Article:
As you mentioned, on my daily commute I have to transfer. Luckily, I take advantage of the express services: I walk down to hastings and Commercial and catch the 135 into town, walk a block, and take the 98-B to Richmond. The articulated express buses are everything I could desire in a commuter bus. I find the seats very comfortable — and there are a lot of them; there are a lot of windows to open in the summer and the heating works well in the winter. The comparison with the New Flyer trucks could not be greater.

    Jak King

    June 28, 2007 at 8:33 am

  3. Count me in against the new trolley. The back is OK, except for the step that is a problem even for younger folks if they try to move just when the trolley suddenly stops or starts. The front is a disaster. Sure there is a pot of space and this great for wheelchairs and buggies but standing people have a hard time to grab a pole or something. I also can’t understand why not a single bus in Vancouver has 3 doors, something very common elsewhere where the 2 back doors are used in many towns to go in and out the bus (this is allowed as there are small swipe machines/ cards readers by all doors. I can only agree with Stephen that TransLink sucks FOR A TOWN THAT SIZE having used public transit in quite a few towns in about a dozen countries around the world. I still soldier on by transit daily, even knowing only too well that the NDP and the Greens FROM BC don’t know much about transit and will do nothing.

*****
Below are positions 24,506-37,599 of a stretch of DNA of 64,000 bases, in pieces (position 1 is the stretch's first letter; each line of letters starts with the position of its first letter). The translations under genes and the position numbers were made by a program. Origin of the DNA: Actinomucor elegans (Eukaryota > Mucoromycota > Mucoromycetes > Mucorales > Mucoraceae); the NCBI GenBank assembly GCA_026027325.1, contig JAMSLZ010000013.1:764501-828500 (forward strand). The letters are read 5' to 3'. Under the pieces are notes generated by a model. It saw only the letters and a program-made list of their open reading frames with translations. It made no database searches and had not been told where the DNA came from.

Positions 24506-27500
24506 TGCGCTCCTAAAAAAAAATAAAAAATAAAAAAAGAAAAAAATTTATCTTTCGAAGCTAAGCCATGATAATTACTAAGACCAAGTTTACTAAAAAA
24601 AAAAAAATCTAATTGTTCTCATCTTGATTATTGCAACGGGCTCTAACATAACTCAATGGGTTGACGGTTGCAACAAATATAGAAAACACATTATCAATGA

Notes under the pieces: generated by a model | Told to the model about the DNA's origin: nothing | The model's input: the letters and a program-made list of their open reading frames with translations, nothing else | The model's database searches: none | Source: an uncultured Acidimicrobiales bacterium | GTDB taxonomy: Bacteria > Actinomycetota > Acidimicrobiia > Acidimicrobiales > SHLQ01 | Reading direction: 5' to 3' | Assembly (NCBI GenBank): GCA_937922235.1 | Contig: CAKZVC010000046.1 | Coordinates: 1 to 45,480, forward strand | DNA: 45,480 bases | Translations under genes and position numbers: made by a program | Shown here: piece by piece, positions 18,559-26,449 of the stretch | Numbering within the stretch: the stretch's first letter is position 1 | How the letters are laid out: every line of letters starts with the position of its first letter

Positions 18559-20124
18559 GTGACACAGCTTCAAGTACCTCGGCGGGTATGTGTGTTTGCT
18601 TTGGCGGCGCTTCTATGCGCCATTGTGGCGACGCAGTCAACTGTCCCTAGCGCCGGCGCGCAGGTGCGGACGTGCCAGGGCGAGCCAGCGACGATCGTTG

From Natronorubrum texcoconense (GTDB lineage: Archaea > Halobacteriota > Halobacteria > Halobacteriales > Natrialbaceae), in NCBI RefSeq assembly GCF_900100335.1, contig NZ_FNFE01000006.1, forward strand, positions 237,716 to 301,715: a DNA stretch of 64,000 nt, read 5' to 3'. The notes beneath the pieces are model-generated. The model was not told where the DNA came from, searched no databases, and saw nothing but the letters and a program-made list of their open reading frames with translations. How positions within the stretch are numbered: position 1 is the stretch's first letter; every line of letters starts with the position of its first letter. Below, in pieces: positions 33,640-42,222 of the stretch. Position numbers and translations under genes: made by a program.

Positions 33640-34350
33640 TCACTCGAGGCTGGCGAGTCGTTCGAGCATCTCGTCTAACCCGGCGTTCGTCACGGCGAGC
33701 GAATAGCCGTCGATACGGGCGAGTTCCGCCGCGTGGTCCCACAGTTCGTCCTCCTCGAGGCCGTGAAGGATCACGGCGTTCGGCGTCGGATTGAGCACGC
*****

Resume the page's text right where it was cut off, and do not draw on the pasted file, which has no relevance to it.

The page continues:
Red frog

    March 17, 2009 at 12:04 am

  4. Mr Frog

    Do not assume that people who happen to live in BC now know nothing of other cities. Just like you, many people here now came from somewhere else. And even the people born and raised here have had plenty of opportunity to travel and some even have been educated about other places. Certainly the Green Party of BC knows a great deal about transit. After all, they did select me as their spokesperson on the subject.

    Stephen Rees

    March 17, 2009 at 8:09 am

  5. I ended up back at this post through a related post on security gates, and saw that an old comment of mine needs amending. The new trollies have been on the roads for about two full years now, and many of the breakdown issues seem fixed. The pull-down seats for seniors have also been tweaked to make them easier to operate, so good marks to Translink for those changes. I still feel the internal layout of the trollies is awful, and see many more people almost stumble as they reach through the wide aisle while the bus is in motion, but it’s good to be posting that there are some improvements.

    If only the auto-makers put as much effort into transit comfort and ergonomics as they do for personal automobiles.

    tsieling

    April 9, 2009 at 5:13 pm